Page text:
If you’ve read the first blog in this series you’ll be focused on writing a book that actually has a market. So how do you go about putting it together?
If you’re a professional writer it shouldn’t be a problem, however, I’ve met a few people who have no problem writing business material, but, when faced with a blank screen and a book to write, get that well known ailment ‘writer’s block’.
Being a systems freak I long ago worked out how to eliminate this – and it’s not just because I’ve got that kind of mind. It is a process that ensures you have all your ducks lined up before you begin.
Step one: Get a piece of paper and draw a mindmap showing your chapters, give them a name relating to the subject matter (you can always change the name later, but it helps you to focus). Around each chapter heading add the subheadings that you think should be in that section of the book. If you’re writing fiction you can use this to create your synopsis for a potential publisher.
Step two: Take a fresh piece of paper and mindmap each chapter in the same way. If you’re writing non-fiction include anecdotes, case studies, examples, things to do (if it’s that kind of book), books you want to refer to and any other bits of information that contribute. If you’re writing fiction you’ll need to plot out the events and introduction of characters.
Step three: Create your chapter ‘recipe’. This is the structure that will underpin each chapter so that your reader feels comfortable as they move from chapter to chapter. If you’re going to start with a quote or a story, then do that for every chapter. Have a style and structure that you can maintain throughout the book. This is less of an issue with fiction, but don’t ignore this step, it’s a good discipline to consider how to put your story together – do you end each chapter on a cliffhanger or tie up the ends for that part of the story?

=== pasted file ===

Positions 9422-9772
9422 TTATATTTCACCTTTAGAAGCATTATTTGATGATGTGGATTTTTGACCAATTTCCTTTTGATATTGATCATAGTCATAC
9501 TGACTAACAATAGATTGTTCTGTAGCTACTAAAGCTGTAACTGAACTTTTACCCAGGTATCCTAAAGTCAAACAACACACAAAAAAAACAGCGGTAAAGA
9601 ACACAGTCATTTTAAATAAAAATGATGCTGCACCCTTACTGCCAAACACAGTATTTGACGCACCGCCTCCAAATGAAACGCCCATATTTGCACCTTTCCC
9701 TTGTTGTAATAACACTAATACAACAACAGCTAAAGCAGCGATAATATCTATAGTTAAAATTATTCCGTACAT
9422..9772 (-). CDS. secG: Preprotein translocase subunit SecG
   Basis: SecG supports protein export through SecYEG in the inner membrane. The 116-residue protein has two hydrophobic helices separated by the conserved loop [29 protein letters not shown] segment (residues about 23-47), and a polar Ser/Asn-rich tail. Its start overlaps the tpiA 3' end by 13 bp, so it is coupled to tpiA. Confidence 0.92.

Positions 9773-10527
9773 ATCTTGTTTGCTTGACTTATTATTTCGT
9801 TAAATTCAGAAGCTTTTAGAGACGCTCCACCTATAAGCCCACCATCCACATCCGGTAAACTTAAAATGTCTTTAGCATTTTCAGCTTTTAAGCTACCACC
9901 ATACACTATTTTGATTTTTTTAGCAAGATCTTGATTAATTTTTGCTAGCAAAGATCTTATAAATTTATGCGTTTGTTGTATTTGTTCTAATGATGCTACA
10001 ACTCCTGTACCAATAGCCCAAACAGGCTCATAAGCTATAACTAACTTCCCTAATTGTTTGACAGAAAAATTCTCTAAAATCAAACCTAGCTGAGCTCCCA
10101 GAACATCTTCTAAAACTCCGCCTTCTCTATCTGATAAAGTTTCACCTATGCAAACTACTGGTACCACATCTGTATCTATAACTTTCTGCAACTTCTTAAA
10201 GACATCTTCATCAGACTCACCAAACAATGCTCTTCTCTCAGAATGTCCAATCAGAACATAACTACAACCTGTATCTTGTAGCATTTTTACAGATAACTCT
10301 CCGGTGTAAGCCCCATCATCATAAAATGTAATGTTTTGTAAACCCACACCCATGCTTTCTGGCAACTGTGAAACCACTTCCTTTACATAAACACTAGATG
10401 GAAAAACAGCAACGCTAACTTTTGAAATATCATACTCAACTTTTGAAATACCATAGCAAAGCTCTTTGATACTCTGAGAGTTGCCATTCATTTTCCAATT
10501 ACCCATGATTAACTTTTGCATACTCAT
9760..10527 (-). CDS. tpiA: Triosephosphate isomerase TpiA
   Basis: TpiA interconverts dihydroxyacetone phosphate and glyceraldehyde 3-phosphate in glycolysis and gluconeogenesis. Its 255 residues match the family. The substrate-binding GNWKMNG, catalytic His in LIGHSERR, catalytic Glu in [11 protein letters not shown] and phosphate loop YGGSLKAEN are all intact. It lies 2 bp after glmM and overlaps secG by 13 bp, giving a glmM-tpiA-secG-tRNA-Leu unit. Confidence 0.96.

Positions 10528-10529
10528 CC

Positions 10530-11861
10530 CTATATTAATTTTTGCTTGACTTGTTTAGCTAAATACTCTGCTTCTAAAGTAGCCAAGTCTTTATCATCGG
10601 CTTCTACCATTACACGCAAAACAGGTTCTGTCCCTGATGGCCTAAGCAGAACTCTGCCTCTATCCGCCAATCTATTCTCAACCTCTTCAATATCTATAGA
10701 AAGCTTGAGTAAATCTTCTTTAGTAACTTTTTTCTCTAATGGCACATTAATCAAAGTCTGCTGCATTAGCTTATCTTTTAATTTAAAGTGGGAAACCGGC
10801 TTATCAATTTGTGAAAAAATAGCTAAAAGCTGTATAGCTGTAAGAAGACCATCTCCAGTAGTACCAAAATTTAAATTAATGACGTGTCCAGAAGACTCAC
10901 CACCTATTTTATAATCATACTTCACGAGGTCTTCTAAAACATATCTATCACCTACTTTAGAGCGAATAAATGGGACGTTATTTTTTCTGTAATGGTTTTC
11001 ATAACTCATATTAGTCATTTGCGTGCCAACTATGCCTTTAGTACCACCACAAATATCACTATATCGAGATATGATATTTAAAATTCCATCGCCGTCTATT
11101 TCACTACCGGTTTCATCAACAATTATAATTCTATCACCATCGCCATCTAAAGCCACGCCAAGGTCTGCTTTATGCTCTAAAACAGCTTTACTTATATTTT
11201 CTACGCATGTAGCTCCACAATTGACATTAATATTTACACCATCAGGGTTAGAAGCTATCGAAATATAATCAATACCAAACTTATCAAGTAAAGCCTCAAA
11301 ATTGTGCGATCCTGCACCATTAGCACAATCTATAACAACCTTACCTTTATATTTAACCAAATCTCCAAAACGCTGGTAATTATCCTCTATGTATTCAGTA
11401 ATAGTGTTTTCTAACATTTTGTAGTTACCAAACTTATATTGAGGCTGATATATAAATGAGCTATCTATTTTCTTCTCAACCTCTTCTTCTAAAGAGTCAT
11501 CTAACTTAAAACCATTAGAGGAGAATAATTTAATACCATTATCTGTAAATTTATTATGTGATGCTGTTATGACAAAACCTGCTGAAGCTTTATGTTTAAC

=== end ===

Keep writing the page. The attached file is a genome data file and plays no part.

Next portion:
Step four: Do any reading or research you need to do for your chapters and add the information you’ve gathered to your chapter maps. For fiction writers this will include developing your characters and researching locations you plan to use.
Step five: Take each chapter content page from step two and fit it into the recipe you’ve created in step three. You should end up with an ordered list of headings for each chapter.
Step six: Take a chapter list and start writing, following the order of subjects and writing about each one as you come to it. If you’re writing a fiction book, you probably need to start at the beginning. If you’re writing non-fiction you can start with whichever chapter you feel most comfortable about.
If you follow these steps you will find that your book progresses without the anguish of ‘I can’t think what comes next!’ It doesn’t mean you can’t move things about later on, but at least all the information will flow well and give you a great first draft to work on.